stereoscope

A handheld viewer that provides the illusion of a 3D image by using two 2D images (stereo images). Dating back to the 1890s and only for still images, stereoscopes were the first attempts at going beyond 2D. For more details about 3D, see 3D visualization, anaglyph 3D, polarized 3D, active 3D, lenticular 3D, parallax 3D and 3D glasses.


3D Viewers
In the first half of the 20th century, the stereoscope (top) used two lenses at slight angles to view 3D still images. In the 1940s and 1950s, the popular View-Master used a rotating paper disc with film frames, like 35mm slides, but smaller.


3D Viewers
In the first half of the 20th century, the stereoscope (top) used two lenses at slight angles to view 3D still images. In the 1940s and 1950s, the popular View-Master used a rotating paper disc with film frames, like 35mm slides, but smaller.


3D Viewers
In the first half of the 20th century, the stereoscope (top) used two lenses at slight angles to view 3D still images. In the 1940s and 1950s, the popular View-Master used a rotating paper disc with film frames, like 35mm slides, but smaller.

stereoscopic 3D

The rendering of still and moving images with lifelike depth, such as a 3D movie. Depending on the technology, the viewer may be required to wear eyeglasses or not. For details, see 3D visualization and 3D rendering.

The Other 3D
Stereoscopic 3D differs from designing in 3D, in which objects have width, height and depth but do not have the illusion of genuine depth. See 3D modeling and CAD.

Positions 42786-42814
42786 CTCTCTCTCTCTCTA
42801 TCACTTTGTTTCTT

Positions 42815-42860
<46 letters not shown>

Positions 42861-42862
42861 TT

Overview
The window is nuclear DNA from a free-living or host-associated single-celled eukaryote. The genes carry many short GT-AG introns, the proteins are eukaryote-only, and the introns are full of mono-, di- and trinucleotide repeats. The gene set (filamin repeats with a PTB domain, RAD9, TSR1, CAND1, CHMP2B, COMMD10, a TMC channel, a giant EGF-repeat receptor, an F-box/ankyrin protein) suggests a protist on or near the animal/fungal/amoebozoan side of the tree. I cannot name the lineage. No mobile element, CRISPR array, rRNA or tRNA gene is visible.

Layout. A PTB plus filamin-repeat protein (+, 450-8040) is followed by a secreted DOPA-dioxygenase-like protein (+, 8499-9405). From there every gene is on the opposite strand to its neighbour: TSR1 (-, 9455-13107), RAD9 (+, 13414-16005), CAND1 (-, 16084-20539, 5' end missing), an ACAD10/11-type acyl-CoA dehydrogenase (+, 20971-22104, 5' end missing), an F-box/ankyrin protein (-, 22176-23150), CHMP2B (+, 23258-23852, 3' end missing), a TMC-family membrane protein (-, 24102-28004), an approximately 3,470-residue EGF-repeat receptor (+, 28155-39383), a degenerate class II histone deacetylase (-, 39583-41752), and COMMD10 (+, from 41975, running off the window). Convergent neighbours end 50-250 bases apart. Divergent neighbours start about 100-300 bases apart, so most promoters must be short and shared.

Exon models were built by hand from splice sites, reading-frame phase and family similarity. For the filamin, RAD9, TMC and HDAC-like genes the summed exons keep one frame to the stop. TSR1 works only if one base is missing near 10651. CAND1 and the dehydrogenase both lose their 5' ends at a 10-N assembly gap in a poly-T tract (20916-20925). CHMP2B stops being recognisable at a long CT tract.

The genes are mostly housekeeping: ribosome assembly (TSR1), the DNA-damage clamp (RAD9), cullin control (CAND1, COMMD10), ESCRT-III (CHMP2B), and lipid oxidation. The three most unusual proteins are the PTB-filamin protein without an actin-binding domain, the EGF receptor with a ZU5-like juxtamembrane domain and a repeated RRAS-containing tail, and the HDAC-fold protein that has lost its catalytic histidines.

References in periodicals archive ?
Selected Attempts at Stereoscopic Moving Pictures and Their Relationships to Cinema.
The purpose of this study was to assess the clinical utility of [V.sub.max] maps, both nonstereoscopic (VM) and stereoscopic (VMS), and to compare [V.sub.max] maps to traditional DTI display method (GSFA and CCOM).
The stereoscopic slide of a laboratory by Louis Jules Dubosq which sold for pounds 4,800
Subjective evaluations show that the depth adjustment method can generate comfortable stereoscopic images by changing calibration parameters.
The Soviets produced three examples of proletarian stereoscopic cinema during the period of Hollywood's early-1950s 3-D efflorescence, and two new stereoscopic theaters opened in Leningrad and Astrakhan in 1955.
RELATED ARTICLE: Grapac's US Patent Application: Stereoscopic Sheet Structure
The lab has been designed to become a hub for all stereoscopic 3D activities providing end-to-end 3D media production solution and will also feature a specialised research and development centre.
3D stereoscopic footage and metadata passed continually back-and-forth between near-set Scratch systems at the different locations and systems at Company 3's facility in Santa Monica and Deluxe 142 in London.
SEGA Europe Ltd and SEGA of America Inc reported today that Thor: God of Thunder and Captain America: Super Soldier will feature stereoscopic 3D graphics on three platforms.
New 3D presentations at convention after convention have resulted in a buzz that stereoscopic 3D marks the next big event in television.
Singapore Stereoscopic 3D content on show at the Asia Television Forum
(SII) have signed a Letter of Intent (LOI) outlining their intention to jointly develop high-speed liquid crystal devices for stereoscopic 3D applications.